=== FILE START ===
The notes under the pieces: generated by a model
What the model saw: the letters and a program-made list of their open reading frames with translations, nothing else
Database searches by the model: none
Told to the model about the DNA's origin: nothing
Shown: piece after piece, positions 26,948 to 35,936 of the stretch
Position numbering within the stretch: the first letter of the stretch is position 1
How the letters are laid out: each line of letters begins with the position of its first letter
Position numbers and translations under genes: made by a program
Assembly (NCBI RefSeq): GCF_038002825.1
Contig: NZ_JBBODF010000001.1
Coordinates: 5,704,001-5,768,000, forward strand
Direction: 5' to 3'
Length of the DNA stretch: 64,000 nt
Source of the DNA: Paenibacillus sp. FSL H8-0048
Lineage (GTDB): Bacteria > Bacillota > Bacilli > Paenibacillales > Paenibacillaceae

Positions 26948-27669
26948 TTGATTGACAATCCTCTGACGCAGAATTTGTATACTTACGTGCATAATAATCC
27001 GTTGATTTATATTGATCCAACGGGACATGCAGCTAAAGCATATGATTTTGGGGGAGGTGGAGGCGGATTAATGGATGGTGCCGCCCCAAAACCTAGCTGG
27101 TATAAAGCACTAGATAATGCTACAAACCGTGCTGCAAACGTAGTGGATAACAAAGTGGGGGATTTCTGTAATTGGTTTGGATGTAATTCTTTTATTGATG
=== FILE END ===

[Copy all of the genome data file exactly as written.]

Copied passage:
The notes under the pieces: generated by a model
What the model saw: the letters and a program-made list of their open reading frames with translations, nothing else
Database searches by the model: none
Told to the model about the DNA's origin: nothing
Shown: piece after piece, positions 26,948 to 35,936 of the stretch
Position numbering within the stretch: the first letter of the stretch is position 1
How the letters are laid out: each line of letters begins with the position of its first letter
Position numbers and translations under genes: made by a program
Assembly (NCBI RefSeq): GCF_038002825.1
Contig: NZ_JBBODF010000001.1
Coordinates: 5,704,001-5,768,000, forward strand
Direction: 5' to 3'
Length of the DNA stretch: 64,000 nt
Source of the DNA: Paenibacillus sp. FSL H8-0048
Lineage (GTDB): Bacteria > Bacillota > Bacilli > Paenibacillales > Paenibacillaceae

Positions 26948-27669
26948 TTGATTGACAATCCTCTGACGCAGAATTTGTATACTTACGTGCATAATAATCC
27001 GTTGATTTATATTGATCCAACGGGACATGCAGCTAAAGCATATGATTTTGGGGGAGGTGGAGGCGGATTAATGGATGGTGCCGCCCCAAAACCTAGCTGG
27101 TATAAAGCACTAGATAATGCTACAAACCGTGCTGCAAACGTAGTGGATAACAAAGTGGGGGATTTCTGTAATTGGTTTGGATGTAATTCTTTTATTGATG